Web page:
Health officials in Los Angeles County have reported significant outbreaks of canine influenza (H3N2), according to Outbreak News Today. As of September 17, 2021, this is the largest outbreak of its kind in the county which saw cases double since the initial outbreak in August.
What is dog flu?
Canine influenza, also known as canine flu or dog flu, is a highly contagious airborne disease in dogs that can causes respiratory infection with symptoms including coughing, fever, lethargy, and nasal discharge. Pneumonia may develop in severe case (typically very young, elderly, or immunocompromised dogs). The H3N2 strain of the dog flu virus was first identified in the U.S. in 2015 when it was detected in Chicago before spreading to other parts of the country. On rare occasions, the H3N2 virus can infect cats.
How is dog flu transmitted?
Because canine influenza is a highly contagious airborne and aerosolized disease it can spread quickly in settings where dogs gather including dog boarding and doggie daycare facilities, animal shelters, dog parks, and dog-friendly establishments. When an infected dog coughs, sneezes, barks, sheds, or pants, the virus is carried through the air. Heavier droplets will land on surfaces—bowls, toys, kennels, etc.—while smaller, aerosolized particles (also known as aerosols) travel through the air before being inhaled into the lungs of another host. An infected dog will begin showing symptoms of canine influenza withing 2-4 days. We have all become familiar with this mode of aerosolized transmission thanks to the human COVID-19 pandemic.
What is the impact of dog flu?
While, thankfully, most dogs contract a mild form of the virus—only 10-20% contract the more severe form—no one wants to see a dog in any distress, even a mild cough. And, for professional pet care providers, even mild cases can result in big impacts as outbreaks can force businesses to shut down to prevent further transmission. Although shutdowns are usually brief, the long-term impact on reputation can be considerable.
Preventing the spread of dog flu
As noted previously, the current dog flu outbreak in Los Angeles County is caused by H3N2 which was not detected in the U.S. until 2015, but it’s not the first dog flu strain to wreak havoc in the country. In 2004, the H3N8 strain of the dog flu virus was diagnosed in greyhounds at a racing track in Florida. Science indicates the virus mutated to cross species from horses to infect dogs. Within three months of being detected, the H3N8 strain was impacting dogs in various regions and, today, has been reported throughout most of the U.S. As we’ve learned with the Delta variant of SARS-CoV-2, the virus that causes COVID-19, virus strains can be an ever evolving target. Thankfully, for a first line of defense, there are vaccines in place for both H3N2 and H3N8 strains of canine flu but many dog boarding and doggie daycare facilities require only the kennel cough vaccine (Bordetella), not the dog flu vaccines. Further, the H3N8 vaccine requires two shots, two weeks apart, which requires pet parents planning ahead—not always an option in emergency situations. In short, dog flu vaccines should be part of an overall mitigation strategy, but they are not a guarantee against infection.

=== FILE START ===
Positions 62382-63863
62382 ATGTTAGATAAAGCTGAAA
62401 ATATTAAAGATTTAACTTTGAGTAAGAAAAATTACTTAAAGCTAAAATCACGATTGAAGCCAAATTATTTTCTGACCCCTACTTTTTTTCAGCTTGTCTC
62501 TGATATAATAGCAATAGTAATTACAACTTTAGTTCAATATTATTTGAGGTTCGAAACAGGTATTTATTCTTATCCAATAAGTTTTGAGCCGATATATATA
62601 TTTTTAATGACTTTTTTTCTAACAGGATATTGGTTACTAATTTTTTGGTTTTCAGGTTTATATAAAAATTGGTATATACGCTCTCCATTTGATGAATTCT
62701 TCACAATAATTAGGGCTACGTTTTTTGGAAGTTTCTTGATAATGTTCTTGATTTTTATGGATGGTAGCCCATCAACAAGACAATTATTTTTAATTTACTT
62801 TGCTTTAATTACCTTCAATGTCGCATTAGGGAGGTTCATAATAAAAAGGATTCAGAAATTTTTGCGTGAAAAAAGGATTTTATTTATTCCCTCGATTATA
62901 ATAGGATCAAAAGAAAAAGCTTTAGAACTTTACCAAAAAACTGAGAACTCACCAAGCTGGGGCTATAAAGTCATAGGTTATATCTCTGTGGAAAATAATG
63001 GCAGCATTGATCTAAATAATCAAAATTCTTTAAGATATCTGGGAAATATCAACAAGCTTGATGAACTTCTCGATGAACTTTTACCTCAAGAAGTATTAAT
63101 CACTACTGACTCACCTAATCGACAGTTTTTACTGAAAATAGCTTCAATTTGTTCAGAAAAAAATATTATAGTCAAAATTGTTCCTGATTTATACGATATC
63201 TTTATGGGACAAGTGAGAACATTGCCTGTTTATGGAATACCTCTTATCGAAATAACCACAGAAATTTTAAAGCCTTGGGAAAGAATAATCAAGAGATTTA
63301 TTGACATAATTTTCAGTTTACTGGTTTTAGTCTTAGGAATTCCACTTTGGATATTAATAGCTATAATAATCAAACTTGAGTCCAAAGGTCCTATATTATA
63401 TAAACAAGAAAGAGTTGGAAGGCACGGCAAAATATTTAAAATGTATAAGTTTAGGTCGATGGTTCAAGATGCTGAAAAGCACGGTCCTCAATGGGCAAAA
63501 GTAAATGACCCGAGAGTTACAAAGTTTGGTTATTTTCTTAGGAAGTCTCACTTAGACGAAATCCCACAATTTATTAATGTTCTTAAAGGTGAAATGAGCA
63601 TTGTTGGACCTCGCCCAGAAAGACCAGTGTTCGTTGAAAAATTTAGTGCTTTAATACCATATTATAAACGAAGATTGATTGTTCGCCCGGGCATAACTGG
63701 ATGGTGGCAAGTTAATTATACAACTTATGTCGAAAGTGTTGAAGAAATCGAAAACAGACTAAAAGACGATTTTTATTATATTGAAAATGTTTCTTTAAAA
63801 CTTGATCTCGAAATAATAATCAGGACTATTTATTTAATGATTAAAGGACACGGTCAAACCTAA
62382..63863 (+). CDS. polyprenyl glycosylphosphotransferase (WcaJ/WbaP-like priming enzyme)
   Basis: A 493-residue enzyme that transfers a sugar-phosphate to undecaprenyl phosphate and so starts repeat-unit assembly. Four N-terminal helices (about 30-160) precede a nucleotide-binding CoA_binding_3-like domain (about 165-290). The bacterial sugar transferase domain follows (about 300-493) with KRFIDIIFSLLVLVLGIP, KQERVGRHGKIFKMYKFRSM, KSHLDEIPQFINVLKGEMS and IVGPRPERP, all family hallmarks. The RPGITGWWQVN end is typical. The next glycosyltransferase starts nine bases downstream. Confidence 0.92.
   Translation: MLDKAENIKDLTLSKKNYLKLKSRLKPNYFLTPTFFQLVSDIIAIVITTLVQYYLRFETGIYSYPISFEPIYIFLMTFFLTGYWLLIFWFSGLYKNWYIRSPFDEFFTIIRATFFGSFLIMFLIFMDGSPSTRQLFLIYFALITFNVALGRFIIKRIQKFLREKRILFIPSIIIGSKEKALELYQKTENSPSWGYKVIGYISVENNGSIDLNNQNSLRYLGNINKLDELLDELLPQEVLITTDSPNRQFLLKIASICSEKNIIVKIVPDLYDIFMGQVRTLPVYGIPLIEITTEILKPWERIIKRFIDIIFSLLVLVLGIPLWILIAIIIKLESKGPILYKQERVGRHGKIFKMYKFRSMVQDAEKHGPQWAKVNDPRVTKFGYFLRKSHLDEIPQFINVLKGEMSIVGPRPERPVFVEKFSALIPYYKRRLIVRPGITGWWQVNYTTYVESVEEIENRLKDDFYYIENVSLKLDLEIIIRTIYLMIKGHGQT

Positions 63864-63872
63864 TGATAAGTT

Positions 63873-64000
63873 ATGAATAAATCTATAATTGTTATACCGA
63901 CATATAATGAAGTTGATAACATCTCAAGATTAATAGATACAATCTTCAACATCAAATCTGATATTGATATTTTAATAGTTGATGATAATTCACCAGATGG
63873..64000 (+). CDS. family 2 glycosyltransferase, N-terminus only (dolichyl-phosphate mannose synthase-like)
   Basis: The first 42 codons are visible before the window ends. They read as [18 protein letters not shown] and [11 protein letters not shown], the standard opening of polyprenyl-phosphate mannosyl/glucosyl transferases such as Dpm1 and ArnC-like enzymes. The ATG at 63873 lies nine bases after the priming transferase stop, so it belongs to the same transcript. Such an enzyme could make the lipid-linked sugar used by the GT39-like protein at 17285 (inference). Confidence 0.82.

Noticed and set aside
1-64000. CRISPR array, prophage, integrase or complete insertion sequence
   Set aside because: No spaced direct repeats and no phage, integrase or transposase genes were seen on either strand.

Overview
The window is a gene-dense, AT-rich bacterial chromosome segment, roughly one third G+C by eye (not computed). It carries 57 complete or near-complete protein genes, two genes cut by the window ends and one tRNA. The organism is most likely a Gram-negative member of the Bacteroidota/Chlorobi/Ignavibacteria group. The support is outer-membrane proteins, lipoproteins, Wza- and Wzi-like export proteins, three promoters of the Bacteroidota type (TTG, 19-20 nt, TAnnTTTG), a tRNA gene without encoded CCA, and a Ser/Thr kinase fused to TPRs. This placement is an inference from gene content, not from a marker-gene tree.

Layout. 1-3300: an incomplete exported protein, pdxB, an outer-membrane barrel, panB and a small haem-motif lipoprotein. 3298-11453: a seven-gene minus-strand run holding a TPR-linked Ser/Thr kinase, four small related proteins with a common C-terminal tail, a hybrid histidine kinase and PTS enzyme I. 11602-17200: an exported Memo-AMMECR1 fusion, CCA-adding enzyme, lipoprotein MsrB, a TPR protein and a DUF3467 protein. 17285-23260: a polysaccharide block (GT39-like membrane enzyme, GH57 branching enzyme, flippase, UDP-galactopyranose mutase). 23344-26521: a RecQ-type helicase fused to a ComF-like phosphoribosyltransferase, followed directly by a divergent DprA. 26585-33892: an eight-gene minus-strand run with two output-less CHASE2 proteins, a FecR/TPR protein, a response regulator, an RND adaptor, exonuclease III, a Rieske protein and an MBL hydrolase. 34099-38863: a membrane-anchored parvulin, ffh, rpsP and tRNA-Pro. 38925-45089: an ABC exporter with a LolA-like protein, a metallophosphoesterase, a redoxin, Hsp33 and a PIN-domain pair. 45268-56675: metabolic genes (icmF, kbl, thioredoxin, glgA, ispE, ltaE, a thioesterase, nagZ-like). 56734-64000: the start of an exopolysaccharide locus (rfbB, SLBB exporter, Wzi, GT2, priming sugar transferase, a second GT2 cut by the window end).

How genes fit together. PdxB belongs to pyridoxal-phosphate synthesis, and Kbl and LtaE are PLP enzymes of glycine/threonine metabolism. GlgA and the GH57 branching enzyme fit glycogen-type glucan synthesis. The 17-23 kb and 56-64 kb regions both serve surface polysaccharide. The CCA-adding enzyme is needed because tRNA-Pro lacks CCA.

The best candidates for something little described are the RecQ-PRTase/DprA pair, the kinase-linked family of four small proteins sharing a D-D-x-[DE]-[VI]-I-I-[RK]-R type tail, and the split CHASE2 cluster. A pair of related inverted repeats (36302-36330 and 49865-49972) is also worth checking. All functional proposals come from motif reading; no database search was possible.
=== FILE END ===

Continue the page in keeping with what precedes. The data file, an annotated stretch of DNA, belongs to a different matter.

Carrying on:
Air disinfection for dog flu
Along with rigorous surface cleaning routines, thoroughly disinfecting bowls, toys, kennels, equipment, etc., sanitizing the air offers another critical line of defense to help prevent the spread of dog flu. Ultraviolet germicidal irradiation is used in human settings to prevent the spread of infectious airborne diseases and the same principle applies for animal care.
Ultraviolet germicidal irradiation, commonly known as UVGI or, more simply, UV, is a term used when referring to UV-C. The ultraviolet spectrum has three bands (better known as UV rays):
- UV-A: causes wrinkling, sagging, and premature aging of skin.
- UV-B: causes sun burns and skin cancer.
- UV-C: germicidal and lethal to microorganisms.
Germicidal UV-C is commonly used in human healthcare settings and is a well-documented and proven means of air disinfection. UV helps eliminate infectious pathogens, like the H3N2 virus, in the air before they can be inhaled or settle out on surfaces.
Types of UV devices for air disinfection
UV for HVAC. UV lights are installed within HVAC systems. Air is disinfected as it passes by the UV before circulating back through the space. This UV is also used to remove HVAC unit biofilm and keep coils clean.
Upper air UV. Upper air (also known as upper room) UV devices are mounted in the upper portion of rooms on walls or ceilings. As airborne—aerosolized—infectious pathogens rise toward the ceiling (think of smoke rising) they can be destroyed with UV-C rays emitted by the mounted unit. When UV devices are properly designed and installed (as with all Aerapy products) animals and humans can occupy the space while the UV is engaged.
Aerapy for dog flu prevention
Aerapy Animal Health, originally founded as PetAirapy in 2008 to serve the animal care industry, knows the ins and outs of animal care. We understand wherever animals are housed together there is a risk of infectious disease outbreak whether veterinary hospital, pet boarding facility, dog daycare, mobile groomer, animal shelter, or zoo. This is why we offer a variety of researched, tested, and study-backed UV disinfection systems to meet the needs of every sector of animal care. Our UV disinfection technology is proven to kill more than 99.9% of tested virus and bacterial pathogens and is a critical line of defense in a multipronged infection control strategy that includes sanitizing the air.
For more information on dog flu, visit our dedicated animal disease page here. To learn more about Aerapy Animal Health UV technology for infection control at your animal care business, contact us for a free UV consultation.